Salmon Fishing - Time and Tide

ADRIAN BELL - FEBRUARY 2009
Last updated 14:30 30/03/2009
Graeme fishes good salmon water adjacent to a swift flow.
The sight of another angler landing a salmon is very motivating.
This 15.5-pound (7kg) salmon was caught in the adjacent surf, despite the discoloured river.
Salmon greyhounding in the wash. At this time it's particularly important to maintain pressure from the direction the fish is moving.

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Time and tide wait for no man, particularly a salmon fisherman.

Of all the types of onshore angling available to New Zealanders, few are as exacting as salmon fishing, particularly surf salmon fishing. In recent years, surf fishing has been a hit-and-miss affair, as salmon runs have been poor. However, last year the Rangitata yielded some good runs for the stalwarts prepared to put the time into these wonderful fish.

I’d set two alarms at 3.50am in order to be at my brother’s place by 5am. As it turned out, I turned off the bedside clock alarm before it woke my wife, but in the lounge I was astonished to hear my Nokia’s alarm say, in a Coronation Street voice, “It’s time to get oop”.

The destination was the Rangitata surf, north side. But it didn’t take Malcolm long to realise he’d made a bad call. For two reasons: firstly, the main flow was sweeping north, so we’d have had to cast across all that current before we could fish properly. And with drag on the line, it was debatable if we could fish properly at all. But the more compelling reason was the number of rods bending over on the south side. When Malcolm heard from an early riser that the salmon being landed right then was the eleventh fish of the morning, he made plans to re-locate to the south side.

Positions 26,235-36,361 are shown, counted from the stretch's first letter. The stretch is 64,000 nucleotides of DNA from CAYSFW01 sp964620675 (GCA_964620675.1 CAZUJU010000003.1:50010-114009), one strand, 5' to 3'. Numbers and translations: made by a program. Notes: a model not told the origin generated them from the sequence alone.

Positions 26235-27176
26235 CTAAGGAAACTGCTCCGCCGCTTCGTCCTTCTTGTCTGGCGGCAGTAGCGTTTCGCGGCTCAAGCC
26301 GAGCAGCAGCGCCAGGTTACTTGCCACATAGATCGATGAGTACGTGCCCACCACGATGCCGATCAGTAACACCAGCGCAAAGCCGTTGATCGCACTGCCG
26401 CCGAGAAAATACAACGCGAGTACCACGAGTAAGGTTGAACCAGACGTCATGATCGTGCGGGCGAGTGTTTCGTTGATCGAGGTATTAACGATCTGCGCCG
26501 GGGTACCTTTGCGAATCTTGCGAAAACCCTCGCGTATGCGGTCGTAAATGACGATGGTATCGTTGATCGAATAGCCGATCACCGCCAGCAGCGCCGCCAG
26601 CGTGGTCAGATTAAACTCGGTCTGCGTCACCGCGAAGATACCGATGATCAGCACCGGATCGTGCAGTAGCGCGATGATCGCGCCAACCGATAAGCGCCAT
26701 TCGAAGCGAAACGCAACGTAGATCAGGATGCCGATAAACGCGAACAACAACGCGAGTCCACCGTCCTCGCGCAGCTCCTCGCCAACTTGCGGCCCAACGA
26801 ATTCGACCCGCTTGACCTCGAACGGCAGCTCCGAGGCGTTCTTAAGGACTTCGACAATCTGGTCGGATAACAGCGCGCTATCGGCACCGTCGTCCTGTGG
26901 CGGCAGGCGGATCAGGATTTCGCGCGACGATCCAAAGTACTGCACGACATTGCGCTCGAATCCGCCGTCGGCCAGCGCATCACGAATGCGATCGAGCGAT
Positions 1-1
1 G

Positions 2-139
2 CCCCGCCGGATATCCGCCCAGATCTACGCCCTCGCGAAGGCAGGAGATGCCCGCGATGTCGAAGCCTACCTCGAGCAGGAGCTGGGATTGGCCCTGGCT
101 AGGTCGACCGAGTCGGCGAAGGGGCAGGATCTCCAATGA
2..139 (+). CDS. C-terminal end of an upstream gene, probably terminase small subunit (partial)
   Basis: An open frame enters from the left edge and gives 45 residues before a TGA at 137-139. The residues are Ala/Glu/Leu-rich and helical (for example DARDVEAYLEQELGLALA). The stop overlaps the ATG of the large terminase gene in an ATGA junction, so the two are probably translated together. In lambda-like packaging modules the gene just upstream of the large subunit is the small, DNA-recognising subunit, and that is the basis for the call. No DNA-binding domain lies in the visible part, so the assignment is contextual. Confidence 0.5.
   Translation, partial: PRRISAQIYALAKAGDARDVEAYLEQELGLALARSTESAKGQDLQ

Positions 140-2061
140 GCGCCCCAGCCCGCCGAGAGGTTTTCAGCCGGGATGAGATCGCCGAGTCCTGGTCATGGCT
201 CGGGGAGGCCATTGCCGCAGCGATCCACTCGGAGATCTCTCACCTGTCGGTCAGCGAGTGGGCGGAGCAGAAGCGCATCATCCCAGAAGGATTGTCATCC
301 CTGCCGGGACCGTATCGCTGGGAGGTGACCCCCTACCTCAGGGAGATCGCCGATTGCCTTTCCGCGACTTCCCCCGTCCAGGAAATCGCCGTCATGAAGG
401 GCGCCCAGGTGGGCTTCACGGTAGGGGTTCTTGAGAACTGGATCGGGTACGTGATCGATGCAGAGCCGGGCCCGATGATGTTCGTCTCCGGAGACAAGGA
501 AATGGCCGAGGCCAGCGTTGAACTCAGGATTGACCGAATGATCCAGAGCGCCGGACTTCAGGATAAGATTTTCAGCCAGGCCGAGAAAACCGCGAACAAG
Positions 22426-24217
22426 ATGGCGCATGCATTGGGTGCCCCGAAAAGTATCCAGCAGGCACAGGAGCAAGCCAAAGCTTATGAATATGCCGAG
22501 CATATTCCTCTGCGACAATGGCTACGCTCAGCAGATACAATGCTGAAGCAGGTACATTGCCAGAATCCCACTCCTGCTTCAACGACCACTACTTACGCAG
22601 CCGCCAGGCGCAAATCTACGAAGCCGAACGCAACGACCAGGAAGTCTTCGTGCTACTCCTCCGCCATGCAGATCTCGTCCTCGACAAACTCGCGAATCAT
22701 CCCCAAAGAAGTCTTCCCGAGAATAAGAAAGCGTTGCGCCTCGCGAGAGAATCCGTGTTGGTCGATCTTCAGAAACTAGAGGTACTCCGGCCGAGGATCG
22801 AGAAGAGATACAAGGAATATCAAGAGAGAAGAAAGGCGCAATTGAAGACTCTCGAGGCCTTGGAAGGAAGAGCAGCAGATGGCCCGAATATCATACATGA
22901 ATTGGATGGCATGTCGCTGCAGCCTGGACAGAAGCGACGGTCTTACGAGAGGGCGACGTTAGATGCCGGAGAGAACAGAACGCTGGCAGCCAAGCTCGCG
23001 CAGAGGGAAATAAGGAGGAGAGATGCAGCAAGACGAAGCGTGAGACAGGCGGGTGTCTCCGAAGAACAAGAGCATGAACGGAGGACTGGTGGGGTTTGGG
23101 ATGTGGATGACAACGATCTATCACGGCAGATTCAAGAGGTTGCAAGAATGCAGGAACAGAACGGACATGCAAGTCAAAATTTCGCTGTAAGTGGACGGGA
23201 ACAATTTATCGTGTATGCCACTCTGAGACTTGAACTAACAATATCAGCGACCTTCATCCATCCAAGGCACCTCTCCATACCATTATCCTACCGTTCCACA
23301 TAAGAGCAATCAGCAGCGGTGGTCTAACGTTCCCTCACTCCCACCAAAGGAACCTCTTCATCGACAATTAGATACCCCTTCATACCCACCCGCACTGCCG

I was preparing to fish on the spit where the south side action had taken place when a bloke beside me caught the last salmon of the morning bite — number seventeen.  No more fish were touched for four hours afterwards. There was a lesson here – one that entailed ‘getting oop’ even earlier.

Then, an hour and a half before high tide, the fishing improved a little, with four fish caught within an hour or so. After that, it went quiet again.

The influence of the tide is obvious. When it coincides with early morning and a relatively clear and flat sea (with a swell less than a metre), surf fishermen have to favour their chances. However, there have to be salmon out there, otherwise anglers are wasting their time. This is when it is good to know people who are in a position to monitor the numbers of salmon being caught. For a Christchurch angler, the south side of the Rangitata mouth is a fair hike. After all, it’s almost as far as Timaru. And by the time reports of good fishing make their way through the cell-phone networks, it can be too late. However, the day, or next low tide, following a salmon run has to be worth a shot.

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A few mornings after our unsuccessful trip, my brother managed to break his duck by landing a 15.5 pounder (7kg), one of seven to be taken that morning.